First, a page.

It’s absolutely possible we’re going to move to that world. Inside some of our facilities right now, we’re combining our mould simulation technology, our heat transfer simulation technology and some of our generative technology to look at exactly doing that.

There is actually a world where you could literally end up pushing a button for a plastic part and getting a mould base. It’s not today, but it could absolutely happen. This new frontier is being driven by things we’ve all talked about for a long time, but there was never either the process on the shop floor side or the compute power on the software side to actually do these things. All of that is changing now. Compute has become incredibly cheap.

How far will Autodesk go with its future gazing activities? Is there a point where you feel you can’t push forward any further until mainstream manufacturing catches up?

The Autodesk Technology Centre in Birmingham may be kitted out with modern kit, but all of it is regular production machinery - image courtesy of Autodesk.
The Autodesk Technology Centre in Birmingham may be kitted out with modern kit, but all of it is regular production machinery – image courtesy of Autodesk.

Our new Technology Centre is kitted out with modern kit, some of which is very leading-edge, such as the hybrid manufacturing machine. That’s not off-the-shelf for most companies. But, almost intentionally, it is all regular production machinery, there is nothing here that’s been specially built for us.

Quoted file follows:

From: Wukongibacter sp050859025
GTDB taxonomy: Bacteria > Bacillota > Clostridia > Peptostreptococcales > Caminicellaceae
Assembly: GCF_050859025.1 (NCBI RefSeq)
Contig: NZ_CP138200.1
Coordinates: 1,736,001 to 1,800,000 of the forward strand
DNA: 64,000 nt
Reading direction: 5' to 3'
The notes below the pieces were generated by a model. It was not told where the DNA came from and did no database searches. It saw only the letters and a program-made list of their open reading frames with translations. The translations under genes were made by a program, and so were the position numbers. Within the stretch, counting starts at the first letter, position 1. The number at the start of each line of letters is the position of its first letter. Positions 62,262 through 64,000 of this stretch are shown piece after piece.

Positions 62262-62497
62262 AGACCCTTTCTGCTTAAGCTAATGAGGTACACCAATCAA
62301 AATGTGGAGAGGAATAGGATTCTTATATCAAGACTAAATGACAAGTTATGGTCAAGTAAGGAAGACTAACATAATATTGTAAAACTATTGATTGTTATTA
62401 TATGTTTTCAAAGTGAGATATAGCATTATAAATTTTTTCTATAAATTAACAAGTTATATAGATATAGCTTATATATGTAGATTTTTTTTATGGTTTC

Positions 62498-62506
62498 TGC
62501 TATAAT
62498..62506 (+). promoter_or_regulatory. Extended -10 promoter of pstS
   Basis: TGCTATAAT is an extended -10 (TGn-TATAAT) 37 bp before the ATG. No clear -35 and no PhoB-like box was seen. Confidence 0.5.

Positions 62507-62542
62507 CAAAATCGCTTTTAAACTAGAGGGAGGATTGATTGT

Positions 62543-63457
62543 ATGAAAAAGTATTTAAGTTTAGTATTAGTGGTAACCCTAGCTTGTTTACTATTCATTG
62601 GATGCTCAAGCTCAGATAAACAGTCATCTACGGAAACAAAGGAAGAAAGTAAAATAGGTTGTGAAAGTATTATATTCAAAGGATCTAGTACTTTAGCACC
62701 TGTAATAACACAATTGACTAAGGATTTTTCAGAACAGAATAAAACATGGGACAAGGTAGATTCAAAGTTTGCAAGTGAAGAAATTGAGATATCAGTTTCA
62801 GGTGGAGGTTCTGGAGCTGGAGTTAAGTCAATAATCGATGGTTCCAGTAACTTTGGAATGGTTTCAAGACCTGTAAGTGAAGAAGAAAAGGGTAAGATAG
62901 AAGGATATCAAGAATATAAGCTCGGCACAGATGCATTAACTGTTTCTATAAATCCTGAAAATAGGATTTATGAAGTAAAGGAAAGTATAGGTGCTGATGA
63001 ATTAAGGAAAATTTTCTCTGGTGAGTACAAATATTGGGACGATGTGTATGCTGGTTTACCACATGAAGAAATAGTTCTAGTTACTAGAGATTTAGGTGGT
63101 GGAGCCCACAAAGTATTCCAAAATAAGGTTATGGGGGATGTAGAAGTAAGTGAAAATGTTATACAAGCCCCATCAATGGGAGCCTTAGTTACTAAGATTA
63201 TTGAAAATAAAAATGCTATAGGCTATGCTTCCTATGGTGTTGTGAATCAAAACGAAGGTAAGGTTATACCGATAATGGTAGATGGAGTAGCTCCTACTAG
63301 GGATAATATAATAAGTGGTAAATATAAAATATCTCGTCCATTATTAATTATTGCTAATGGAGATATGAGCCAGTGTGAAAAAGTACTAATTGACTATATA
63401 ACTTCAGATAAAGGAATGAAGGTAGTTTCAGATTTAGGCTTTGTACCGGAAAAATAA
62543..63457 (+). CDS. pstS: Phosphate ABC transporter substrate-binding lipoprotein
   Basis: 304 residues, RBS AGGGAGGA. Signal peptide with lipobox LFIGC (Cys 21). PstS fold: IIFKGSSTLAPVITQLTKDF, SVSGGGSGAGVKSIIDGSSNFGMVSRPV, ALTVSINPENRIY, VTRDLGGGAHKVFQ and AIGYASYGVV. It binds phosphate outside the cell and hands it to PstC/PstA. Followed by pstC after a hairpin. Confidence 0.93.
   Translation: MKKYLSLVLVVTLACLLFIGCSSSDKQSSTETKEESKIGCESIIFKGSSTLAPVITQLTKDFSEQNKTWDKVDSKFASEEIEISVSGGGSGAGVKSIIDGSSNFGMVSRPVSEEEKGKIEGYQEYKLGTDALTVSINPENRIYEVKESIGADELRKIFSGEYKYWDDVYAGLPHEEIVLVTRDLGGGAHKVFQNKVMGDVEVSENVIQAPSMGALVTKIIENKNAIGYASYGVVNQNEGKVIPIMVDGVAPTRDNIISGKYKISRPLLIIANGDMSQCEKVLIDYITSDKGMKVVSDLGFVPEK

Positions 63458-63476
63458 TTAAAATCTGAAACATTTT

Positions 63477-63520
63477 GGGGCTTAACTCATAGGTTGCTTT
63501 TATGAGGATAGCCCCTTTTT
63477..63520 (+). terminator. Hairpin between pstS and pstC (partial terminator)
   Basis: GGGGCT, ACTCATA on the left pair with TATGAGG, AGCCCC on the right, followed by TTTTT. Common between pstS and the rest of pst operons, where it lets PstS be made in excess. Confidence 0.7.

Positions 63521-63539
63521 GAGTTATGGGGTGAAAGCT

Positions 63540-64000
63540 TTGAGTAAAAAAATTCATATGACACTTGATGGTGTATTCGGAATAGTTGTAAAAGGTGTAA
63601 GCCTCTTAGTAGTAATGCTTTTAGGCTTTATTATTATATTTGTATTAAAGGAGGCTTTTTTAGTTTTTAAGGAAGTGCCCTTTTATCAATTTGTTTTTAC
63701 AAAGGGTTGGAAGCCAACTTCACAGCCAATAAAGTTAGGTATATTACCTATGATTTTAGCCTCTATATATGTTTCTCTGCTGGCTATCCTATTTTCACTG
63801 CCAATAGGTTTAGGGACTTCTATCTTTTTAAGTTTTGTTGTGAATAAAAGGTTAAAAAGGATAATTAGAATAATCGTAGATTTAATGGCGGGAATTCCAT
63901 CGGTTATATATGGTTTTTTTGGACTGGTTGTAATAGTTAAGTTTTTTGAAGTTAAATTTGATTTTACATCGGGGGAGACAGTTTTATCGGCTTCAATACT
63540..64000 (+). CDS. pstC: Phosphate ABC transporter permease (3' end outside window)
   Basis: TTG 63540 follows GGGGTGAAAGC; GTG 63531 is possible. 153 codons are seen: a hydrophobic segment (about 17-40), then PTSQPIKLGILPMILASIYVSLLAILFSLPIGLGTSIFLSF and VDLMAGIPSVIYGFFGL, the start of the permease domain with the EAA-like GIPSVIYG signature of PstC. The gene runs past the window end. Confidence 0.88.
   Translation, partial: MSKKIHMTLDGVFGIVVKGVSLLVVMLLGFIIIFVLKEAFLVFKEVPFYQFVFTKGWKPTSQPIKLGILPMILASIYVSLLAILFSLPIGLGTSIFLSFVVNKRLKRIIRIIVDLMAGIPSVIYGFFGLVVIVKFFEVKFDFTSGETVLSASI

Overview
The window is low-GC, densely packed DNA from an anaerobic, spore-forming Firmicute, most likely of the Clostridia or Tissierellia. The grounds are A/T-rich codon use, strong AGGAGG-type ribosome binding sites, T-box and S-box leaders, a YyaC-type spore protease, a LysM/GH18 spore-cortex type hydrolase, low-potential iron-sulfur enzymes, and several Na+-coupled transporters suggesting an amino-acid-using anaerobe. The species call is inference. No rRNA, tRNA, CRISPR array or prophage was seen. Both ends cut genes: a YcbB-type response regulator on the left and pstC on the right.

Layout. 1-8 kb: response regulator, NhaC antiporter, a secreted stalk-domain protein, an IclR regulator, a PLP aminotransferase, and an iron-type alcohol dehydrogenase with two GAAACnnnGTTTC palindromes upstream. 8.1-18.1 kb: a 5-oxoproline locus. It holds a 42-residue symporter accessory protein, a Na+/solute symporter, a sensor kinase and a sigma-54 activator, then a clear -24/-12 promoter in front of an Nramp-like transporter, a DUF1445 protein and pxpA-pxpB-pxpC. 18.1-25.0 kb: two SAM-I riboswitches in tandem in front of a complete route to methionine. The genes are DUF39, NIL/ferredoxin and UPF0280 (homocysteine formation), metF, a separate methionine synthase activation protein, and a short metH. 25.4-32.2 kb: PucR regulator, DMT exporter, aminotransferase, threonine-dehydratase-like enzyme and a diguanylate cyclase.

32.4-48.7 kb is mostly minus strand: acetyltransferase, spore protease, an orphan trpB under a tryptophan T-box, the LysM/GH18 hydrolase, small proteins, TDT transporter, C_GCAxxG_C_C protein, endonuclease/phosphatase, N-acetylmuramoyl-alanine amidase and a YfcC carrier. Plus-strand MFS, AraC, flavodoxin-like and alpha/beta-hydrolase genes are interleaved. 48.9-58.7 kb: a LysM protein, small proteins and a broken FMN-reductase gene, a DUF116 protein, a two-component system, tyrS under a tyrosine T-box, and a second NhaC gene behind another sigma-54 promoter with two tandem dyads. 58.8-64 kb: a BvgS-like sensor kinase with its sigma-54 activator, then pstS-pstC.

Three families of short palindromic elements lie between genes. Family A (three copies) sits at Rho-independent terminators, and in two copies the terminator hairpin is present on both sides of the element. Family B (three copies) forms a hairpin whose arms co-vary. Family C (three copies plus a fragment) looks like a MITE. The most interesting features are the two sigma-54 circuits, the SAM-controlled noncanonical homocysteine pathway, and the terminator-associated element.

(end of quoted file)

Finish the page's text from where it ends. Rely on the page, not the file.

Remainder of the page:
That’s because what we’re looking for, as much as anything else, are opportunities where software can add value to existing equipment. I think we have plenty of road to travel simply allowing people to use conventional equipment more effectively, and I think we have to.

We can’t afford to get too far ahead of people, and that’s where the real value of the facility is because it’s doing the commercial work, as well as being a test bed, it’s not fanciful, we are grounded by real work coming through at regular intervals.

This is about pragmatism, to help people see how they can apply some of this advanced – be that marginally or considerably – technology to the world that they live in, rather than them saying, ‘Yes, this is cool, but it’s not for us’.

What we’re doing here is pushing out a little bit beyond where customers’ comfort zones are today using existing machinery and capability with new algorithms layered on top.

There are other efforts inside of Autodesk where we’re absolutely, deliberately and purposefully getting far ahead of the customers and probably in some cases, potentially alienating some people with our investments in that space. I’m perfectly content to do that because I want to make sure that when this all plays out over the next five years, that we have indisputably built out the design system that feeds the new ecosystem.